Corey Kluber’s worrisome injury shows MLB’s humbling nature

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Baseball sure is one humbling sport, pitcher one humbling profession.

Maybe tap the brakes on those “Corey Kluber, World Series Game 2 starter” fantasies?

Kluber and the Yankees spent the past week understandably riding the wave of the two-time American League Cy Young Award winner’s no-hitter May 19 against Texas, a mound phoenix rising from the ashes. The right-hander’s encore lasted a mere three innings before he departed, citing tightness in his right shoulder, in a game he and the Yankees lost, 6-2 to Steven Matz and the Blue Jays at Yankee Stadium. A prognosis will be rendered on Wednesday after he undergoes an MRI exam.

Following the game, Kluber attempted to downplay fans’ worst fears, saying that this condition didn’t feel “at all” like what hit him last year — a Grade 2 tear of the teres major muscle in his right shoulder — and limited him to a single inning of work with the Rangers.

“Totally different,” said Kluber, who said he felt last year’s injury in a very specific area whereas this felt more “heavy,” generally.

Nevertheless, as even the eternally optimistic Aaron Boone said, “You’re always concerned when your starting pitcher comes out like that.”

For sure, a pitcher experiencing shoulder difficulties will never not set off alarms. That goes double for a pitcher who missed most of the past two seasons with a litany of ailments, most recently the aforementioned teres major muscle.

Given this history, we can expect the Yankees to place Kluber on the 10-day injured list out of an abundance of caution, regardless of what they learn from the testing. The Yankees didn’t pay Kluber $11 million, outbidding other aggressive suitors, in the hopes that he’d take every turn in the starting rotation. Rather, they wagered on his upside, which he displayed in the run of starts, culminating in the no-hitter, that gave him a sparkling 3.04 ERA even after the Jays touched him up Tuesday for a pair of runs in his three innings.

Such excellence helped the Yankees leap out of their early-season, 5-10 hole (to which Kluber contributed with his slow beginning), which is no small thing. You know, however, the Yankees did not have May in mind with their sizable commitment, but rather October. Though that’s a long way away, shoulder ailments, it can’t be stressed enough, scare the devil out of you.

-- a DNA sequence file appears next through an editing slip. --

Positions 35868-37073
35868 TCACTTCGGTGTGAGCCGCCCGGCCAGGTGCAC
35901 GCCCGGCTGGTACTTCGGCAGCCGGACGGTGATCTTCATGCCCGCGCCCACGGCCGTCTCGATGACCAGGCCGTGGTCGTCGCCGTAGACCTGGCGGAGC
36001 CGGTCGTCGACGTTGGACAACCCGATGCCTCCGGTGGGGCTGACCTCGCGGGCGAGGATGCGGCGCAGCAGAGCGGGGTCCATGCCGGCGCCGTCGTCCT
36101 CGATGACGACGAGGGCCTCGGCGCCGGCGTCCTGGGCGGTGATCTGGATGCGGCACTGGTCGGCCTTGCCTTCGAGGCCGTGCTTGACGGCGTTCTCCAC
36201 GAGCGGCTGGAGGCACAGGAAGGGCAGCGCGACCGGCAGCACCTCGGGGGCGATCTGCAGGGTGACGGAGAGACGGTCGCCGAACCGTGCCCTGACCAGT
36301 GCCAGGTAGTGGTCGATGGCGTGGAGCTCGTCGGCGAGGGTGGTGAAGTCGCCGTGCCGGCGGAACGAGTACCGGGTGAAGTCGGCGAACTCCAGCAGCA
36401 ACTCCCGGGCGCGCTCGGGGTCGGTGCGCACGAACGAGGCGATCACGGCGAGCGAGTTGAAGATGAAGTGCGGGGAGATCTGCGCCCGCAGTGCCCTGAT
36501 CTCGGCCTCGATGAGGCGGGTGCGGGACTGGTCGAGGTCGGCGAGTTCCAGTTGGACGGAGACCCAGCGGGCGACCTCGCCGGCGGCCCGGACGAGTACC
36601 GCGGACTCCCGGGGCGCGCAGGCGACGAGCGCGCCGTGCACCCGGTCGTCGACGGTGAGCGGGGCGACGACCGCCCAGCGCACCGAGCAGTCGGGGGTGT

In the short term, Deivi Garcia can get the call from Triple-A Scranton/Wilkes-Barre to substitute for Kluber, or the Yankees can turn to major league reliever Michael King, who followed Kluber in the fourth inning on Tuesday. In the medium term, former Yankees ace Luis Severino is on the trail back from his February 2020 Tommy John surgery. In the longer term, the Yankees can of course be active in advance of the July 30 trade deadline, contemplating possible options like the Nationals’ Max Scherzer or old pals J.A. Happ and Michael Pineda of the Twins.

The optimal term of Kluber’s injury, however, would be that this condition won’t prevent him from becoming an important playoff piece. Because the veteran showed, over the course of this season’s opening third, how well he fit the Yankees’ culture with his low-key, unshakeable approach. And his pitching style, relying more on precision than power, presented a welcome contrast in today’s strikeout-happy game.

Will Kluber’s no-no prove a negative turning point as Johan Santana’s did with the Mets nine years ago? “Who’s to say?” Boone said, in response to that question.

Besides increasing his innings workload for the night, Kluber didn’t throw an inordinate amount of pitches (101) to achieve history last week. And the schedule afforded him an extra day off, giving him six days between starts.

“[We’ll] wait until [Wednesday] and hopefully have an answer,” an admittedly frustrated Kluber said.

This is the business he has chosen. An awfully humbling one.

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